The fine dining restaurant accused of paying vendors and more than a dozen employees with bounced checks announced they had closed Wednesday morning after about five months operating downtown, according to an Instagram post.

Zander’s restaurant, housed in the historic Alexander Brown Building, opened Dec. 8 with plans to renovate the 16,000- square-foot space into an “old-school American steakhouse” with a “Great Gatsby” theme, according to a previous interview with the restaurant’s owner and executive chef, Brendon Hudson. In announcing the restaurant’s closure, Hudson cited the last lines of the F. Scott Fitzgerald novel:

“So we beat on, boats against the current, borne back ceaselessly into the past,” he wrote on the company’s social media.

The restaurant is the second within Hudson’s burgeoning Liliahna Hospitality Group to close in the last year. The group has been sued for failing to pay back creditors in New York. A landlord, a wine vendor and a flooring company in Baltimore filed lawsuits alleging they are also owed money for missing payments associated with Hudson’s now shuttered Italian eatery, Vellegias, in the Cross Street Market, according to court records.

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Zander’s was also the second Liliahna Hospitality restaurant to be accused of not paying their workers, with multiple employees of his Roman bistro, Allora, alleging they went without consistent pay while at the business. Both Allora in Mount Vernon and his coffee shop Piccola Allora near Johns Hopkins University remain open.

Former manager of Zander’s Annie Conner, who quit the restaurant in February over missing pay, said the news left her disappointed for the employees she had hired and “promised a good opportunity.” Conner hoped to see the restaurant grow and pay her former coworkers fairly over time, but felt her hopes were dashed on Wednesday.

“Part of me feels like I failed,” she said, adding that she felt the owners had also failed her. “That space meant so much to me.”

Hudson’s spokeswoman, Lauren Walbert, said she did not have further information at the time of the announcement, as she was initially unaware Hudson had posted the news to the restaurant’s private Instagram page. Shortly after, she shared a screenshot.

The owners of Zander’s restaurant downtown took to Instagram Wednesday to announce the eatery had closed. (Spokeswoman Lauren Walbert/Spokeswoman for Hudson Lauren Walbert)

On Wednesday afternoon, Hudson did not answer questions about why he decided to close the restaurant or whether the business will be able to pay remaining employees.

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“Our team worked hard since December to make this new fine dining option in Downtown Baltimore work, but ultimately had to make the decision to close,” he said in a statement

The restaurant offered a fine dining lunch and dinner experience for guests Wednesday through Sunday, including six different cuts of beef costing up to $130 for a 36-ounce dry aged French ribeye. Hudson also served oysters, shrimp cocktail and three traditional Italian pasta dishes from lobster fra diavolo to cacio e pepe.

In the Instagram post, Hudson referred to the restaurant’s brief tenure as a “short time, but a great time.”

He previously said the restaurant was part of an effort to revive downtown’s fine dining scene. But within two weeks of opening, employees complained of missing pay. As service at the restaurant continued, 13 employees accused Hudson of paying them with bounced checks and late wire transfers through both professional and personal accounts on mobile payment apps.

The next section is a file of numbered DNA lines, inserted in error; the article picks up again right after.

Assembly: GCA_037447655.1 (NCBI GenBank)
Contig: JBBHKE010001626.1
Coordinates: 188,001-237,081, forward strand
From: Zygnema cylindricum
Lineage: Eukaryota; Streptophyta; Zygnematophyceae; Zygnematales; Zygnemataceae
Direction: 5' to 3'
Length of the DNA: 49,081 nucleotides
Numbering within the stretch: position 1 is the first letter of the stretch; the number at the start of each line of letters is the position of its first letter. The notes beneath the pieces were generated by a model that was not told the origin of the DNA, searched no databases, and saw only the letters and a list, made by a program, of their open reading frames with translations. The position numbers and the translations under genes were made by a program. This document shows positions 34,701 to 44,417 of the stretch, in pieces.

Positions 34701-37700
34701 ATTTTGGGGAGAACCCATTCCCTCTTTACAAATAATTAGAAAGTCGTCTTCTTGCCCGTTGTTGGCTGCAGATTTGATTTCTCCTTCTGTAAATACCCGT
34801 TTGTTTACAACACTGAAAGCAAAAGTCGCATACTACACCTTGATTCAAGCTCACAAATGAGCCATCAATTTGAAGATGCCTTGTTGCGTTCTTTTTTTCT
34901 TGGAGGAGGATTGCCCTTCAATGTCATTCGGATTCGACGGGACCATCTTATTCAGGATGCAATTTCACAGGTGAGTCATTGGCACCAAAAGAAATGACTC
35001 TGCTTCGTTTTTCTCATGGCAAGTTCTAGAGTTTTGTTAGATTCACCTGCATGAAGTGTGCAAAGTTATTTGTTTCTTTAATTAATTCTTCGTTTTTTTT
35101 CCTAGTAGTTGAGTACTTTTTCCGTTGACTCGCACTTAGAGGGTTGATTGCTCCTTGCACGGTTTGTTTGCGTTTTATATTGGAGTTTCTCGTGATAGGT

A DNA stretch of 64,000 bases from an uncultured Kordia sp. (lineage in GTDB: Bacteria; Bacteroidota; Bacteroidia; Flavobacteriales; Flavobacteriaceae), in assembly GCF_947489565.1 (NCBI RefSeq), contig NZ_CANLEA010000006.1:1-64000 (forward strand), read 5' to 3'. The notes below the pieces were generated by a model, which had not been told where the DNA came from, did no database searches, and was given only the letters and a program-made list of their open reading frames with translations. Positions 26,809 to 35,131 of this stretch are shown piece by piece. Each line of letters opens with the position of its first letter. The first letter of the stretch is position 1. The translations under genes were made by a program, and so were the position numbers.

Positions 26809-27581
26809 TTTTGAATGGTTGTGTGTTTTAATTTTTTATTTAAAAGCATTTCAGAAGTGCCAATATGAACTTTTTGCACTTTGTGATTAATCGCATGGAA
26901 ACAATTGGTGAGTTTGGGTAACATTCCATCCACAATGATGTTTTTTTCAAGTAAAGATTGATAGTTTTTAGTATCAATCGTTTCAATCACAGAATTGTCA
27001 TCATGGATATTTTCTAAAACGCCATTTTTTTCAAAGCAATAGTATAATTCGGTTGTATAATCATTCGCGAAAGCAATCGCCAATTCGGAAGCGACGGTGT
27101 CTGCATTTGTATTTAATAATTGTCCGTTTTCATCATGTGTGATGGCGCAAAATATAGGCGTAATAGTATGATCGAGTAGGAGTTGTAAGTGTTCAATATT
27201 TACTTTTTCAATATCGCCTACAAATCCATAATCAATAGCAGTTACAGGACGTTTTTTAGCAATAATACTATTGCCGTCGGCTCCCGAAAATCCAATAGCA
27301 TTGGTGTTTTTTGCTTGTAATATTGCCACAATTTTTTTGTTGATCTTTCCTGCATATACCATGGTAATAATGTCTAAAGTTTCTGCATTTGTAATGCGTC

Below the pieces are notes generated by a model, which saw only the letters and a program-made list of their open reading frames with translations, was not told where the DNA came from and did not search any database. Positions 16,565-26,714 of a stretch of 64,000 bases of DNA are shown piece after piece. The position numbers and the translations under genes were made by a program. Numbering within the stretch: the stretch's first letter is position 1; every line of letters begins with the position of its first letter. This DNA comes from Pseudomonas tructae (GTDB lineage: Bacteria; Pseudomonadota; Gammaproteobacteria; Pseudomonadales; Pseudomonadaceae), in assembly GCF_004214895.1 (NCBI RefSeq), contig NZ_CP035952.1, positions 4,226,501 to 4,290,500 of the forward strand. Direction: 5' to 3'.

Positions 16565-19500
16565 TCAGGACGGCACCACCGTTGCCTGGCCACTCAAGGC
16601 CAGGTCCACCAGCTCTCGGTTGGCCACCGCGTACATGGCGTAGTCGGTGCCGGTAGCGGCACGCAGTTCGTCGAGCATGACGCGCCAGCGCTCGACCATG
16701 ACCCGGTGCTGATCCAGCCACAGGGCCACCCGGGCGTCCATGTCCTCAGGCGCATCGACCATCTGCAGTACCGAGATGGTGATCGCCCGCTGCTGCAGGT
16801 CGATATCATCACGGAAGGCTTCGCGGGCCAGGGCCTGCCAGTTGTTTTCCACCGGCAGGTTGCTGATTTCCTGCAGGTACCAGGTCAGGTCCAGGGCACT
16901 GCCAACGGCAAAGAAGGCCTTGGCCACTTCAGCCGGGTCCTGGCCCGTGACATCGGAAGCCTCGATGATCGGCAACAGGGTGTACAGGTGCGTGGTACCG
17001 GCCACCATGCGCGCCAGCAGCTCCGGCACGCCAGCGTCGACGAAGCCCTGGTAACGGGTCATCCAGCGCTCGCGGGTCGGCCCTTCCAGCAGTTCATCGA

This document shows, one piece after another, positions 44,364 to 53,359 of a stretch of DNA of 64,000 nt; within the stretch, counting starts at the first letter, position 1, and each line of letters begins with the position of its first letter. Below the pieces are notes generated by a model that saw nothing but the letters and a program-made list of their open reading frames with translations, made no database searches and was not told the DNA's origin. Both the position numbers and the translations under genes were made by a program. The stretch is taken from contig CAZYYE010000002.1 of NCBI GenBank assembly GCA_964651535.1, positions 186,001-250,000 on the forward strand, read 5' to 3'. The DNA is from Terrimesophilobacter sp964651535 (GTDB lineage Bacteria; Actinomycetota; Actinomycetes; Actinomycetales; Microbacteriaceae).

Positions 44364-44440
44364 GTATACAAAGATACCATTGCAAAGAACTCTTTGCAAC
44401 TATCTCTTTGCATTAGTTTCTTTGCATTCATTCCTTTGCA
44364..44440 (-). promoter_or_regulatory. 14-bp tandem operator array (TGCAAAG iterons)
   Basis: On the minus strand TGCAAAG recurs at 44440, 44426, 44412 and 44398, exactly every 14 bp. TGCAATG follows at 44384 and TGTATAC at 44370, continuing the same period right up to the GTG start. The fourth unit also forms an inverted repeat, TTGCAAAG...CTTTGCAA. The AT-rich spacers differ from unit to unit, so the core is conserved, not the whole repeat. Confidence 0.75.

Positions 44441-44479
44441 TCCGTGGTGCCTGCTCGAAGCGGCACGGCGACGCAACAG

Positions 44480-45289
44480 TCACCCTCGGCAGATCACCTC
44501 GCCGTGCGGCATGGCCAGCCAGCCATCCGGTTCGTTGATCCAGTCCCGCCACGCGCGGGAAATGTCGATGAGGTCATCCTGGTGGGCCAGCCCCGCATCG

A Baltimore Banner investigation discovered the checks were either flagged as fraudulent or for insufficient funds. At least six workers told The Baltimore Banner they are still in debt after depositing Hudson’s payments. All the workers said they were living paycheck to paycheck, and while trying to untangle their finances, claimed they went unable to afford either rent, groceries or other basic necessities, according to a report published last week.

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At least one employee has filed complaints against Liliahna Hospitality to the IRS and Maryland Department of Labor.

The issues with paying employees continued through March and extended to difficulties paying vendors, according to messages obtained by former managers of the restaurant. Former Zander’s manager Joe Colona told the Baltimore Banner Hudson still owed him more than $4,000 in wages.

Hudson responded to the allegations emerging out of Zander’s, saying that while it’s not his intention “to screw anyone over,” the industry is not for everybody and “growth can be messy.”

“My biggest concern was just making sure everyone got their pay on time and I didn’t fully think through the rest of the plan,” he said in the previous report, adding that he had issued new checks to employees who had their payments flagged as fraudulent and paid back employees when the business account had insufficient funds. All requests for missing tax documents were rectified, he said, despite multiple employees alleging they are still missing W-2 tax forms and pay stubs.

Hudson denied knowing of any outstanding debts on April 10 and said he had arranged a payment plan with Colona. In the following week, Colona said he had no contact with Hudson since March 27, after Hudson failed to pay the first installment of the missing wages. Since then, Colona said, Hudson has missed the following two scheduled payments, on March 29 and April 12, and had not reached out to set up a new plan.

He says he’s still waiting.

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